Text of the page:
Since our wedding day four weeks ago, my husband and I have been busy writing thank you notes, breaking in our new fancy cookware, and eagerly awaiting pictures from the professional photographer we hired (we certainly had enough pictures from our guests to tide us over until then). On Wednesday evening, we found two disks in the mail from the photographer and we spent almost an hour going through the hundreds of shots she’d taken. When we were done picking out our favorites, re-living some of the best moments of the day, and both exclaiming at least several times “I don’t remember that!” (it really is true what they say about your wedding day being kind of a blur) something I didn’t expect suddenly happened. “I feel a little … sad,” I said to Drew as he ejected the disk and closed his laptop.
“I know,” he replied, “I kind of feel a little sad, too.”
Where were these blues coming from? I’d been completely fine until that evening. I couldn’t be sad the wedding was over, could I? I HATED everything about planning it and was beyond relieved to put it behind me. I was so stressed out by the whole occasion that the days leading up to the wedding I was sick as a dog and hardly slept a wink. And as much fun as the day itself was, when the weekend ended and our friends and family flew back from all the places they came from, I was glad to pack up my wedding dress and get back to normal. Never again would I have to worry about sitting 65 friends and family — some of whom are estranged from one another — at eight tables. Never again would I have I have the pressure of creating 10 centerpieces, several corsages and boutonnieres, and a bridal bouquet for myself hours before my wedding. Never again would I be so glued to the weather forecast, worried that our Central Park wedding would be rained out and moved to a much less picturesque indoor location. (It wasn’t! Despite the forecast we were blessed with beautiful weather.) It ended up being the happiest day of my life, but, frankly, I was thrilled to put it all behind me and start living as a civilian again instead of an overwhelmed bride.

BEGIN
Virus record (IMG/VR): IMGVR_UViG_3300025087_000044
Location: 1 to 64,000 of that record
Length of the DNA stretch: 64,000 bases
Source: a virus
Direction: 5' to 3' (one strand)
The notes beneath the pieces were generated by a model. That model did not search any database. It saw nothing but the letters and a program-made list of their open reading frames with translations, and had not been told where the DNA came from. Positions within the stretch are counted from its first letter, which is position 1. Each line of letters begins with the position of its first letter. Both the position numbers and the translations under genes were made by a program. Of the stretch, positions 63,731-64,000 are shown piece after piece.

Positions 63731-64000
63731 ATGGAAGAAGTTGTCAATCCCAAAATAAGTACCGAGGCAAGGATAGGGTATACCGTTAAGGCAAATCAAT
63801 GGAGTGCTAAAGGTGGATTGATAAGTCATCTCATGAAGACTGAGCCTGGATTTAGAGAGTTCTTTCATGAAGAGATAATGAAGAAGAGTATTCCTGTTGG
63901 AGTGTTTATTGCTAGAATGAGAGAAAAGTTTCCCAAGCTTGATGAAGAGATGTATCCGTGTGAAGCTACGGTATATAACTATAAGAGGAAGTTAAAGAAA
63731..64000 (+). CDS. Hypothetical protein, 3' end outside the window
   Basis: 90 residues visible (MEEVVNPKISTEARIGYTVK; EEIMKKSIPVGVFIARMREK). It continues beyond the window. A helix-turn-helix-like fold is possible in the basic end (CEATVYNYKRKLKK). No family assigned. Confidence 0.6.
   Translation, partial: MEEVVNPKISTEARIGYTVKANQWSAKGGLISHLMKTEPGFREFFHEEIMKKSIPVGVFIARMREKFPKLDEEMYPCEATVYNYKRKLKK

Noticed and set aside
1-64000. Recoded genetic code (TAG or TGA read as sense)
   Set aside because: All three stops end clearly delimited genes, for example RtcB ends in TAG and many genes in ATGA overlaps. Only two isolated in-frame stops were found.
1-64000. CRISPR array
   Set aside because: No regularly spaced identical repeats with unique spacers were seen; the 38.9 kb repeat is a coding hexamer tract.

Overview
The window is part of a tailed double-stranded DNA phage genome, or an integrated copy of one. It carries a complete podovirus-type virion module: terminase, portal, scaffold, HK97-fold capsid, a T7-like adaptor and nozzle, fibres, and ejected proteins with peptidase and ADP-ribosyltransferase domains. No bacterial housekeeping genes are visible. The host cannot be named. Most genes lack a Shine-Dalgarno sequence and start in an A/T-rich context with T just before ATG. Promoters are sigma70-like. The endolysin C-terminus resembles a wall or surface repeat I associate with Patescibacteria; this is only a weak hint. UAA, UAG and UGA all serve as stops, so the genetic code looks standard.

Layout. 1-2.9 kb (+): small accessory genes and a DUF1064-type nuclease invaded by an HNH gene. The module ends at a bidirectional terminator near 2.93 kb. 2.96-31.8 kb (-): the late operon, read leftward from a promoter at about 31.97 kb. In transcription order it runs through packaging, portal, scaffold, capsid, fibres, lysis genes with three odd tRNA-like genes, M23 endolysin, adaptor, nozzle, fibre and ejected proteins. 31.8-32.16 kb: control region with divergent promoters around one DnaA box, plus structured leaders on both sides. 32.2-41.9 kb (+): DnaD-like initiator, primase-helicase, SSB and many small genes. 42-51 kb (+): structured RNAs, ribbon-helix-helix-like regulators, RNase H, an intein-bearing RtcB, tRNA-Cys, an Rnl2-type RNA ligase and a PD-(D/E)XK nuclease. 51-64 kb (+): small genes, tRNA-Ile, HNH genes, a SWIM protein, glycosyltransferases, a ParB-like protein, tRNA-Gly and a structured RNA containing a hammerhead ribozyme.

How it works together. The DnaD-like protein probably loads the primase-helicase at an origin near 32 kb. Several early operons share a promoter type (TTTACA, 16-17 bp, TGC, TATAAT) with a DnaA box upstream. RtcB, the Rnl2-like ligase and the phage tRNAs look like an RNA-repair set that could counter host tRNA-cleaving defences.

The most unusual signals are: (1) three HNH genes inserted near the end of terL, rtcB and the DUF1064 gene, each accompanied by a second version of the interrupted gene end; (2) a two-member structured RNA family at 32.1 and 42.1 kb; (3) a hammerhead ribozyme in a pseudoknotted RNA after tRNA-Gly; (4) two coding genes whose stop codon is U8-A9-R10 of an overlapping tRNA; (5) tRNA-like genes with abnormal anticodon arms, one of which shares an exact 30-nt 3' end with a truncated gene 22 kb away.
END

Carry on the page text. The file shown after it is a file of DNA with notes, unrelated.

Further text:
So it was a curious thing then, to feel this sudden sadness after looking at the photos. Drew called it “emotionally draining,” and I guess that sums it up. Reliving the day, from set-up that morning to the moment I passed out fully clothed on my bed during our after-party that night, was really very draining. Just like the actual day, it was joyous, overwhelming, and eventually exhausting, and like the morning I woke up after the last guest had flown home, I felt a twinge of “so that’s it, huh?” My whole wedding weekend was a high — as I’m sure it is for most people — and I guess after any emotional high, there’s bound to be a period for re-balancing. Luckily, we still have the honeymoon to look forward to, which we leave for in two weeks. After that, we have all kinds of plans and ideas to keep us occupied and fulfilled … but I can’t help feeling a little wistful that I’ll probably never again have all my favorite people together in one place. Oh, well. I’ll always have the memories (and pictures!), right? And let’s not forget the fancy new pans to cook omelets in.